Sherlock Holmes Review
Rotten Tomatoes rating: 69%
My rating: Full Price!!
Sherlock Holmes returns after a film hiatus since 1974 with more punches, kicks, axe throws and more than two smoking barrels.
After a lengthy investigation of a Lord Henry Blackwood’s (Mark Strong) murder of five innocent women, Sherlock Holmes (Robert Downey Jr.) and Dr. John Watson (Jude Law) catch the supposed practicer of the dark arts and he hangs but not before telling Holmes that he will be back and heads will roll. Watson pronounces Blackwood dead but within frames he is back from the underworld and killing left right and centre. Holmes and Watson must stop whatever Blackwood is doing and put him back in the grave for good. Again. What follows is Doyle’s character on speed running all over the place, for bad or for worse.
This film wins on its characterisation, largely playing Holmes off Watson but also the varying antagonists, the back and forth of aligiences, and the fodder, generally the old men with mutton chops who are just waiting for a beating.
On the subject of antagonists, I have a little man-crush for Mark Strong. He is certainly Mark and certainly Strong. He’s tall dark and handsome, and he has a voice that makes you think dark evil bastard with every word he says. He’s an imposing character who looks dark but there’s something distracting about his slanted front tooth. Why Irene Adler (Rachel McAdams) even exists as a character is a mystery to me. Obviously she is fulfilling the typical female part but she is neither a femme fetale nor necessary. Her job seemed to be to get Holmes to do his job which he was doing anyway and her only fatale moment is chaining Holmes to a bed which could have only been intended for comic effect. However, the play of Jude Law and Robert Downey Jr. was excellent. Watson, as ever, is a wonderful crook for Holmes, a frequent revealer of his short-comings, and despite his best intentions, an enabler. The concept of unintentional and often unwanted brotherhood is strong and played well. However, it is saddening to say that their interactions tapered slightly in the middle, revealing a rather dull plot core. It is rare to be sighing and shuffling in your seat during a Holmes movie but this pulled it off.
Perhaps it was a case of long build up but i found myself bored at a midway section despite a lot of major plot developments. The film also plays its hand too early, revealing that Blackwood IS alive rather than leaving it to our supposition. On the whole though, the piece is tight, moving only where it has to and showing us set pieces, inventions, mysteries, and varied arenas. It is most accurately called a romp, an adrenaline fuelled mystery for the ADHD generation.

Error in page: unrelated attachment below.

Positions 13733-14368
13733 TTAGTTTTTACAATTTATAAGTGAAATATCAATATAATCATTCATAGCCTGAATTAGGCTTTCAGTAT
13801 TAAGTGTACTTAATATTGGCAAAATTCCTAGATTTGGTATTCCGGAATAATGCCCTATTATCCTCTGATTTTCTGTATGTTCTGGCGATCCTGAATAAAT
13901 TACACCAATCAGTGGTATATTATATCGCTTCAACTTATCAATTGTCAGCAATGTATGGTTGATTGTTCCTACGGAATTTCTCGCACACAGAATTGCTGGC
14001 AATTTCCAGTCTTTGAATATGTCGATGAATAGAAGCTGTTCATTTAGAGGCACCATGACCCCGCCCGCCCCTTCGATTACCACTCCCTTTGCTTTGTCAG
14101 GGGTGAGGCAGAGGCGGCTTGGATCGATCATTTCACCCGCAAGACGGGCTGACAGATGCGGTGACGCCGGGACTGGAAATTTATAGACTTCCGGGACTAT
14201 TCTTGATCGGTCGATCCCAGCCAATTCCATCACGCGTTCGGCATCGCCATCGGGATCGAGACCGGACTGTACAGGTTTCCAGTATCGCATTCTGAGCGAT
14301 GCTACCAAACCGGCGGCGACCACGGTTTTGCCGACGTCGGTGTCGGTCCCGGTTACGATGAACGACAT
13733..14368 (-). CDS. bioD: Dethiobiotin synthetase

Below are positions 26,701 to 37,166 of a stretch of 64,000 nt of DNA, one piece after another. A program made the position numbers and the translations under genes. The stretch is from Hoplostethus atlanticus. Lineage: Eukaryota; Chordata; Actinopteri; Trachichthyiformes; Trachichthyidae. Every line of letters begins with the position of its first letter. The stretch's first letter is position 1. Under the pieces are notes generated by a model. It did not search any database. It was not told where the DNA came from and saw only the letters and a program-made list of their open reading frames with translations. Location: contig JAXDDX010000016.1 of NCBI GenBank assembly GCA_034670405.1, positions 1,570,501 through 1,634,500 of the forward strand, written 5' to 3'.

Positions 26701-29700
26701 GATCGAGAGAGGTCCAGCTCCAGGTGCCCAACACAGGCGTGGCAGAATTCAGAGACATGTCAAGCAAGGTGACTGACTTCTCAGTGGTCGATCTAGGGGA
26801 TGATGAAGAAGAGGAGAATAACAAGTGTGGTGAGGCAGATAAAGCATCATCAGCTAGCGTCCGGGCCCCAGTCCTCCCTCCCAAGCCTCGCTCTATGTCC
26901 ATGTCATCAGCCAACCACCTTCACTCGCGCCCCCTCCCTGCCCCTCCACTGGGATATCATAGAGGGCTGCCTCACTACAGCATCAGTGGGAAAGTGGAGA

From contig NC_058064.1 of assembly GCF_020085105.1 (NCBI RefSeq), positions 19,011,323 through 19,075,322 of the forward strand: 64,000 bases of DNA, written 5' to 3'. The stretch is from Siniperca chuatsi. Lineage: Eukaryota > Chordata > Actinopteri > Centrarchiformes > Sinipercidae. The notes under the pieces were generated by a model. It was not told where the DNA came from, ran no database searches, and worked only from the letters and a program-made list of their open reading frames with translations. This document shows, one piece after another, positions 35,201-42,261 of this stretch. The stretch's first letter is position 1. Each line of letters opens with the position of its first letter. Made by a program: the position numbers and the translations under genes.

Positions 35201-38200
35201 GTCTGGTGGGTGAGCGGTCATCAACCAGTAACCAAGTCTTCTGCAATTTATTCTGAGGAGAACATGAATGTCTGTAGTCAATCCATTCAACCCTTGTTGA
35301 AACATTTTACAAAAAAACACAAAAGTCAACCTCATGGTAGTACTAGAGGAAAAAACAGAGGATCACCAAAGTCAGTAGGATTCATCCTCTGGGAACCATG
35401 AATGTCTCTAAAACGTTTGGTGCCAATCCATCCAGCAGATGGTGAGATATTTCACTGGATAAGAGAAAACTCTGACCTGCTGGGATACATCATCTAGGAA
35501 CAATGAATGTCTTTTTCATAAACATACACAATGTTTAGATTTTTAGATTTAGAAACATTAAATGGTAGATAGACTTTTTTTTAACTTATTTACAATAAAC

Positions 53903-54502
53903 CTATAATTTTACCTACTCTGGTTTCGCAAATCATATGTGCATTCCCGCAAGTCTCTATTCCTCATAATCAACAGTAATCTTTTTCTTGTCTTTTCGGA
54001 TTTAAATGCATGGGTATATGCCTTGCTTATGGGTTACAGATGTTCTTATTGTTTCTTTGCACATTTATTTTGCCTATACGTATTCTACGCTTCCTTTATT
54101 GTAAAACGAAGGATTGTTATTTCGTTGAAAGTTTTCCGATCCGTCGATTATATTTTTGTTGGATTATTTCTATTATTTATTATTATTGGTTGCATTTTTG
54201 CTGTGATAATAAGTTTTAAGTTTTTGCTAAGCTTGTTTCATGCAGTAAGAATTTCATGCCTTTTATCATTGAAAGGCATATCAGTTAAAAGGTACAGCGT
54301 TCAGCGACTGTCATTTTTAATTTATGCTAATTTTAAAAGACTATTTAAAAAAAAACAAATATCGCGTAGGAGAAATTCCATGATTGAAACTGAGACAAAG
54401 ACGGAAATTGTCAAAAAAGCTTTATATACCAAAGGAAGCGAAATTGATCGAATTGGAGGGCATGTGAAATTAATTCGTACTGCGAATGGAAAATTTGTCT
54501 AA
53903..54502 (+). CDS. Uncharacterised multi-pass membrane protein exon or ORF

One point of great praise is a correct use of slow motion. It was revolutionised in 1999 with The Matrix and has been the bane of movies since which used it to show individuals scratching their arse or brushing their teeth. Here it is used with purpose. Holmes dictates his thought processes slowly, showing us how and why he is doing the action. But rather than simply slowing down time, the scene acts as a precursor, allowing us to see what is happening before rewinding time and showing us in high speed. This was always my problem with slow motion: it always made the action seem less epic. What is impressive about seeing Kung Fu being pulled off at a slow pace? Nothing. Seeing it real time and blindingly fast: now that’s cool. Ritchie caters for both here and does not fall short.
Something that does fall short, however, is the music. While not offensive or bad, it falls into that Star Trek category of being disappointing and unimpressive. What is most surprising though is that it is written by Hanz Zimmer. Obviously he ran out of action themes after using the same one in all three Pirates of the Caribbean movies and Batman Begins and The Dark Knight (that was just insulting, Hanz). It fulfilled its brief exactly: background music, but it didn’t deliver anything impressive.
The cinematography was run of the mill yet solid. The colours were varied yet dull, but not in a bad way. They were accurate to the times and highlighted pivotal characters by the richness of their clothes. The film managed especially well during night time scenes as the lighting was excellently played. As to the mise-en-scene, it showed me everything i needed to see, something the plotting did not.
The plotting a fell sadly into the typical ABC walkthrough of the 21st century’s works such as the Da Vinci Code. This is both a compliment and an insult. As a 21st century rendition of the character this is excellent, but I imagine the more ponderous Arthur Conan Doyle would be reeling in disappointment. Whilst to an individual working this out these puzzles would be rather intricate and confusing, to us as spectators they are not. The film holds our hands as Sherlock acquires clues, clues he decides not to share with us many times. We should be trying to solve the case with him, not scratching our balls and hoping for another good line from Jude Law. For instance, there is a part later on involving five murders placed on a map. If we were told at the beginning where these were, London-savvy individuals might have had an interesting ponder on the mystery. Instead we are told everything by Holmes, making us feel less intelligent than Rachel McAdams’ character.
This is its only really breaking flaw. The puzzles are a little simple and the only thing stopping us from working out how things were pulled off is the lack of information given. However, the characters on the most part play well and it has a rather enjoyable menace. It’s a low, but still greatly enjoyable,